Court case of suspended Nigeria bank boss delayed again

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The arraignment of the suspended Central Bank of Nigeria (CBN) Gov. Godwin Emefiele and two others before an FCT failed to hold on Wednesday.

Though the court sat to hear other cases, no reason was given for the failure of the arraignment of the embattled Emefiele and his other co-defendants.The case was not listed among proceedings at the High Court in Abuja, the country’s capital.

Emeifele is charged by the Federal Government alongside Sa’adatu Yaro and a company, April 1616 Investment Ltd, on a 20-count charge bordering on procurement fraud, conferment of advantage and conspiracy, among others.

The arraignment was first scheduled to hold Aug 17 but was stalled due to the absence of the second defendant, Yaro.

She was said to have been ill that morning, though Emefiele was brought to court by operatives of the Department of State Service (DSS).

When the matter was called before Justice Hamza Muazu, a vacation judge, the prosecuting counsel, Mohammed Abubakar, who is the Director of Public Prosecution (DPP) in the Federal Ministry of Justice, told the court that Yaro took ill and as such could not make it to court for the arraignment.

Due to the development, Abubakar sought for a new date for the arraignment of the embattled Emefiele and the two co-defendants in the suit.

The application was, however, not objected to by counsel to Emefiele, Akinlolu Kehinde SAN and counsel for Yaro, Lawal Lebi.

Following the application with no objection from the defence team, Justice Muazu adjourned the case to August 23 for arraignment of the defendants.

However, the matter was not listed on the court’s cause list for , while neither the prosecution nor defence teams were in court.

When contacted via telephone, Emefiele’s counsel, Akinlolu SAN said a new date for the arraignment might likely be given by the FCT Chief Judge, Justice Hussein Baba-Yusuf.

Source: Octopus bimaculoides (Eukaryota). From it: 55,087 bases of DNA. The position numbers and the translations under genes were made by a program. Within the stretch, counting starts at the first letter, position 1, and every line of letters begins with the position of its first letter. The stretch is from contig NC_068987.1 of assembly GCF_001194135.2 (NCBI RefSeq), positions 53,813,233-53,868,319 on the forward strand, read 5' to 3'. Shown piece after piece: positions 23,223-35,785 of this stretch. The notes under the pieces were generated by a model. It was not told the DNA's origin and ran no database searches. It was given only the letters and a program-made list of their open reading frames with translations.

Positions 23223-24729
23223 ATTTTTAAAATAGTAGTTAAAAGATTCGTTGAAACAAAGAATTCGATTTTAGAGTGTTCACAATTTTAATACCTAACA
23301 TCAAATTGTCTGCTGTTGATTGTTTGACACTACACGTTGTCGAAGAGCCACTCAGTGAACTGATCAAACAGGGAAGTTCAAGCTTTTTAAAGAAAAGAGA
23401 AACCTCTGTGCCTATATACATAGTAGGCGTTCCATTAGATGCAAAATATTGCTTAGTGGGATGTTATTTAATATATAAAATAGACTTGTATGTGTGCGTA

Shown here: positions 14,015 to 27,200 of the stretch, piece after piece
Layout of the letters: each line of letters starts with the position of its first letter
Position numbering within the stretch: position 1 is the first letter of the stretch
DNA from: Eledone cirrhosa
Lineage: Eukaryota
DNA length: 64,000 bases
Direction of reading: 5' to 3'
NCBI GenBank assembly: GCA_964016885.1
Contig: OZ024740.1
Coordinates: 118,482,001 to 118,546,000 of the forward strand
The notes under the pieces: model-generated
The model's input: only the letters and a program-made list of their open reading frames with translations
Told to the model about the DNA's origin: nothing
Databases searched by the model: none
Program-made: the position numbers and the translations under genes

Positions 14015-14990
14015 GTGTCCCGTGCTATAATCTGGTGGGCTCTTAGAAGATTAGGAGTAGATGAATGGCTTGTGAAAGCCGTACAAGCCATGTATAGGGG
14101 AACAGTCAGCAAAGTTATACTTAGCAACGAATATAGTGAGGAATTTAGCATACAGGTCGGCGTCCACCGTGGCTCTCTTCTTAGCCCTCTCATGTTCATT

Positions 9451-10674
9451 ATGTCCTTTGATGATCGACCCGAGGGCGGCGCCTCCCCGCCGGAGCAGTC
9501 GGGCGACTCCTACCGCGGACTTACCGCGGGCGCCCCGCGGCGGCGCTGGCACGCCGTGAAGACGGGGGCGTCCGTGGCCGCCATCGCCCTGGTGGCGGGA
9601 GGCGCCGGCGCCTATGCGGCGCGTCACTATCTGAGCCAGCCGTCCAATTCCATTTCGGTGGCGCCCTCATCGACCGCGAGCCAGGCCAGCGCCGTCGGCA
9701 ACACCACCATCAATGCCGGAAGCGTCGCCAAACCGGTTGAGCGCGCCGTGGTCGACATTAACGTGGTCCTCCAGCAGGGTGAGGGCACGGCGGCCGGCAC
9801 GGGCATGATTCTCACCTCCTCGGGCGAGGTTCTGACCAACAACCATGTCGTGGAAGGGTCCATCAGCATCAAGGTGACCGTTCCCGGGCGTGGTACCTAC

In another development, another vacation judge, Justice Edwin Okpe struck out two separate cases filed by two siblings of Emefiele, George and Okanta Emefiele, seeking order against being arrested by the DSS.

The Emefiele brothers had separately approached the court, seeking, among other reliefs, its order of perpetual injunction restraining the secret police from inviting, intimidating, harassing, and arresting or detaining them in relation “to matters or body of matters which relates to the ongoing investigation of Mr. Godwin Emefiele and/or matters outside the constitutional and statutory mandate of the 1st respondent (DSS)”.

The plaintiffs in the two cases, marked FCT/HC/CV/7050/2023 and FCT/HC/CV/7051/2023 respectively, joined the DSS and the Attorney-General of the Federation (AGF) as respondents.

The judge had on August 4 restrained the DSS from arresting the siblings, while ruling in the two ex-parte motions brought before the court by the Emefiele siblings.

He held that the restraining order, made in respect of the two applicants, shall subsist pending the determination of the fundamental rights enforcement suits filed separately by George and Okanta.

At the resumed hearing of the separate cases today, counsel for the applicants, Grace Ehusani, informed the court that the applicants separately filed notice of discountenance of the cases, though she did not give any reasons for the application.

While not opposing the application, counsel for the DSS, I Awo, told the court that since the respondents had joined issues with the applicants, the court should rather dismiss the cases, instead of striking them out as requested by Ehusani.

He then asked for a substantial cost, to be determined by the court against the applicants in favour of the respondents.

Counsel for the AGF, Maimuma Lami-Sheru aligned herself with the submission of the DSS counsel, submitting that in.line with Order 24 Rule 1 (1) of the FCT High Court Rules, the applicants should pay cost and therefore asked for a cost of N2million against the applicants.

In his bench ruling, Justice Okpe, strukk out the cases and ordered that no cost should be paid by the applicants since the respondents are government agencies.

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